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Performance and Pedagogy Blog

A blog about the performance and pedagogy of music.

Filtering by Tag: Boston Symphony Orchestra

Canadian Brass, Boston Symphony and New York Philharmonic: Monday YouTube Fix

Andrew Hitz

In 1989, the Canadian Brass were joined by the principal players of the Boston Symphony Orchestra and the New York Philharmonic for a series of legendary concerts.

I was lucky enough to see this concert when it came to Tanglewood in July of 1989. It was a day that changed my life.

I had recently earned the rank of Eagle Scout in the Boy Scouts. As a part of becoming an Eagle Scout, you get to spend the day with someone who is working in the field you hope to pursue. Upon receiving the request, Chester Schmitz, the tuba player of the BSO, agreed to let me tag along for a day.

Imagine my elation as a 14-year-old when the day he suggested was the Brass Spectacular concert at Tanglewood that would involve the likes of Phil Smith, Joe Alessi, Chuck Dallenbach, Fred Mills, etc! I can still remember getting the phone call from him. I almost dropped the phone.

He very graciously introduced me to almost every one of the players in this video as if he had known me for years. It really was one of those experiences for a young boy that vaulted me forward with enthusiasm for music.

Chester and I have remained friends to this day. I could never repay him for how kind he was to me that day over 25 years ago.

I didn't know this video existed and am ecstatic to be able to witness this lineup again. This is as good as it gets.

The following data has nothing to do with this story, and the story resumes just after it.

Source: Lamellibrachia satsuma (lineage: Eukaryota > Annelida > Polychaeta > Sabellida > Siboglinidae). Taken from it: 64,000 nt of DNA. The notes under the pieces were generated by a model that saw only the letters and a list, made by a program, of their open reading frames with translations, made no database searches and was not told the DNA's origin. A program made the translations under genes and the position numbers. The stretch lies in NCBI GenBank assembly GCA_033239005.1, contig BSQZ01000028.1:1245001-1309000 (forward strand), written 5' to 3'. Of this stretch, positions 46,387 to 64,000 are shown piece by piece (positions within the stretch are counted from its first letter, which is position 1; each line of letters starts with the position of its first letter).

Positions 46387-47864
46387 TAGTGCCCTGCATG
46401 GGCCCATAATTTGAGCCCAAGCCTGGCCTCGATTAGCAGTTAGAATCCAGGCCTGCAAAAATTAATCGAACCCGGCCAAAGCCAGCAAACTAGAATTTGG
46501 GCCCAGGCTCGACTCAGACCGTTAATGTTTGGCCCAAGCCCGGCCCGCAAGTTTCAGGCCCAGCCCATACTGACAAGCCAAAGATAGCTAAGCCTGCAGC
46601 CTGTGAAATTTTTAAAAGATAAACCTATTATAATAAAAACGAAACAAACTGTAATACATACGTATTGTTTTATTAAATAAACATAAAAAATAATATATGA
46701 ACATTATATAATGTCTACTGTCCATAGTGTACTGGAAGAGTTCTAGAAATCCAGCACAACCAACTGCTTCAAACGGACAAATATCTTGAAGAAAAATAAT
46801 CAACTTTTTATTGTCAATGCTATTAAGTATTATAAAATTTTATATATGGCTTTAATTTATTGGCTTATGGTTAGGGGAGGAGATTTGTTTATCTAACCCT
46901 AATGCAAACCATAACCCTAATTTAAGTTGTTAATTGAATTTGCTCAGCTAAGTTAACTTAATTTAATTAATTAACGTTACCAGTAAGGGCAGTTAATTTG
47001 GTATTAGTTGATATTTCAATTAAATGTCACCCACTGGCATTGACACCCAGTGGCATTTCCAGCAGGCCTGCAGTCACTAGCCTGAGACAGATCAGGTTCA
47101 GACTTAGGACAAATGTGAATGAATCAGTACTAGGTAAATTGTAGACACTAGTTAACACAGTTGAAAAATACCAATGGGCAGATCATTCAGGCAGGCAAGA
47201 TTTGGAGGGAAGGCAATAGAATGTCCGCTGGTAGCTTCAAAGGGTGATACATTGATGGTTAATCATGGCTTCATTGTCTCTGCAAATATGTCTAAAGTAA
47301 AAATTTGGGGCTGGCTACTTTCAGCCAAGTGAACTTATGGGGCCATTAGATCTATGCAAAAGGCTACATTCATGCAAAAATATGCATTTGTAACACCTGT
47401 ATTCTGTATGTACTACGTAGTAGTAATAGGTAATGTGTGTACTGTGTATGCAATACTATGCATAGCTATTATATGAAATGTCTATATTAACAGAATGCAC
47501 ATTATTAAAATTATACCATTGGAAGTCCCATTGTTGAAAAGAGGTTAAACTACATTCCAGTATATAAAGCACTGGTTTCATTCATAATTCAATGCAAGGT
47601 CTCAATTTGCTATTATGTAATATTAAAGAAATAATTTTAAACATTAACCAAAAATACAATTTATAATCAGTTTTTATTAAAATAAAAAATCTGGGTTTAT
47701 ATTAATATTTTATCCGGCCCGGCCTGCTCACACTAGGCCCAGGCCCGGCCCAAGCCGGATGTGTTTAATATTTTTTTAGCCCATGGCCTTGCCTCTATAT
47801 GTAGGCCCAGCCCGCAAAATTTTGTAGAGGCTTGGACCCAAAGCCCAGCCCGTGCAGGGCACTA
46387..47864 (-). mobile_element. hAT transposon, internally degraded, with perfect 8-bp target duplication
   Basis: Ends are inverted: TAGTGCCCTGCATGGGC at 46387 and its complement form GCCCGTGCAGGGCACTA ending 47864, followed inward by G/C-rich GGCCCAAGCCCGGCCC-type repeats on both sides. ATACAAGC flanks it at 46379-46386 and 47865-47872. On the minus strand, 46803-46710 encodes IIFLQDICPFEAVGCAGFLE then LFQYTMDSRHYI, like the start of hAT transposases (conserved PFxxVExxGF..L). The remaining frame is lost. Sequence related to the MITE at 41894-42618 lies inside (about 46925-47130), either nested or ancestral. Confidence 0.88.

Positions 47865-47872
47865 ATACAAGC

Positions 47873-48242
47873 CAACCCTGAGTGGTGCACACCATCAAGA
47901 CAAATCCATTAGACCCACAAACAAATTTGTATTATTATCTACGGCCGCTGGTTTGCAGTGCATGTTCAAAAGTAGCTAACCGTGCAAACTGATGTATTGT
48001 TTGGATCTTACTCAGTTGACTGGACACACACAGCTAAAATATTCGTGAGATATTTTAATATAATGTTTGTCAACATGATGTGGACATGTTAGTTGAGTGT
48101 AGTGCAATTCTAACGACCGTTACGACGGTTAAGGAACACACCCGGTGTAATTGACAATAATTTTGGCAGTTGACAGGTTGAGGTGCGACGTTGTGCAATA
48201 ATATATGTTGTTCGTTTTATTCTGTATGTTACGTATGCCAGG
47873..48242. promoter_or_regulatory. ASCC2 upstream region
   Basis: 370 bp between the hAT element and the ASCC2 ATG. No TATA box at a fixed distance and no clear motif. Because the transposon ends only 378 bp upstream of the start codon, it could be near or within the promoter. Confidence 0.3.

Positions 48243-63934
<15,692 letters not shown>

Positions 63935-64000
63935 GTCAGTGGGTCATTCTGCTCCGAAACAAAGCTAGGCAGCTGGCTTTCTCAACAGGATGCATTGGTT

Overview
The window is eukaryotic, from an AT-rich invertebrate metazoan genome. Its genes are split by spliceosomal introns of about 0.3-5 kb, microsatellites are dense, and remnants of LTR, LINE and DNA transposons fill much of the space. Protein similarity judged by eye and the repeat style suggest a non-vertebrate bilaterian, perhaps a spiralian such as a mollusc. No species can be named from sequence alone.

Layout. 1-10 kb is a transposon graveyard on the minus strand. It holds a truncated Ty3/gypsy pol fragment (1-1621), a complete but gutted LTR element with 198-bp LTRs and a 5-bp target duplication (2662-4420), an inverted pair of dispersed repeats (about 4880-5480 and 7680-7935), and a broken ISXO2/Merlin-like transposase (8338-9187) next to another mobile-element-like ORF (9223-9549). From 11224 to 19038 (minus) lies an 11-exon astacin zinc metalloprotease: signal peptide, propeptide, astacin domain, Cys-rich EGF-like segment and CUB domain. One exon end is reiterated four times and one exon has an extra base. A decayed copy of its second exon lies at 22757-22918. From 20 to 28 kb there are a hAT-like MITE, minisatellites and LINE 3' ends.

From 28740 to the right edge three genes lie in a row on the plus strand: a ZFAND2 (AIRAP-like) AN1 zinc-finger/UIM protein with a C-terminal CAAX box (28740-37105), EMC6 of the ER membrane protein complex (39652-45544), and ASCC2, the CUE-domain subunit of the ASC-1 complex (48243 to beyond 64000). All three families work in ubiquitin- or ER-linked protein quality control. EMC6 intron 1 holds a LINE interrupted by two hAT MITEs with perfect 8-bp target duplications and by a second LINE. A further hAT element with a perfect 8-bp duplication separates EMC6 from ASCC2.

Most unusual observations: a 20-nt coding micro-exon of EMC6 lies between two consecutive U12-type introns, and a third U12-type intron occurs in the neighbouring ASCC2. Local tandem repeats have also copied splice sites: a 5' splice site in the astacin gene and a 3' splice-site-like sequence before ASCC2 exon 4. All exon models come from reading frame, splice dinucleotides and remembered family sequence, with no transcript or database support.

Boston Symphony Orchestra Plays a Chilling Tribute to JFK the Afternoon of his Assassination

Andrew Hitz

Music is more powerful than any of us could ever put into words.  When trying to either convey my own emotions or understand someone else's, I always turn to music. I will never forget seeing the Boston Symphony Orchestra play Mahler's 2nd Symphony in tribute to Leonard Bernstein on the opening night at Tanglewood the summer after he passed away.  There were people crying in the audience and players holding back tears on stage.  That performance expressed what could not be expressed in words, exactly how much Bernstein had meant to the Boston Symphony, to Tanglewood and to American music.

This clip is one of the most chilling I've ever heard.  It is from an afternoon concert of the Boston Symphony on November 22, 1963, one of the most infamous days in American history.  Long before every concertgoer had the internet in their pockets, news was not dispersed to people out and about.  You were either next to a TV, a radio or a wired phone.  As a result, the audience at Symphony Hall that afternoon did not know that President Kennedy had died from gunshot wounds suffered in Dallas.

Music director Erich Leinsdorf addresses the crowd at the beginning of the concert and breaks the news to them.  The audible gasps of panic, confusion and sadness are haunting.  They then play possibly the most passionate performance of the funeral march from Beethoven 3 that's ever been played.

But words do this clip justice.  You need to hear it for yourself.

Also, be sure to check out this story from Time Magazine which includes comments from the librarian that day.  He has not been able to bring himself to listen to the above performance even once in the last 50 years.  Incredible stuff.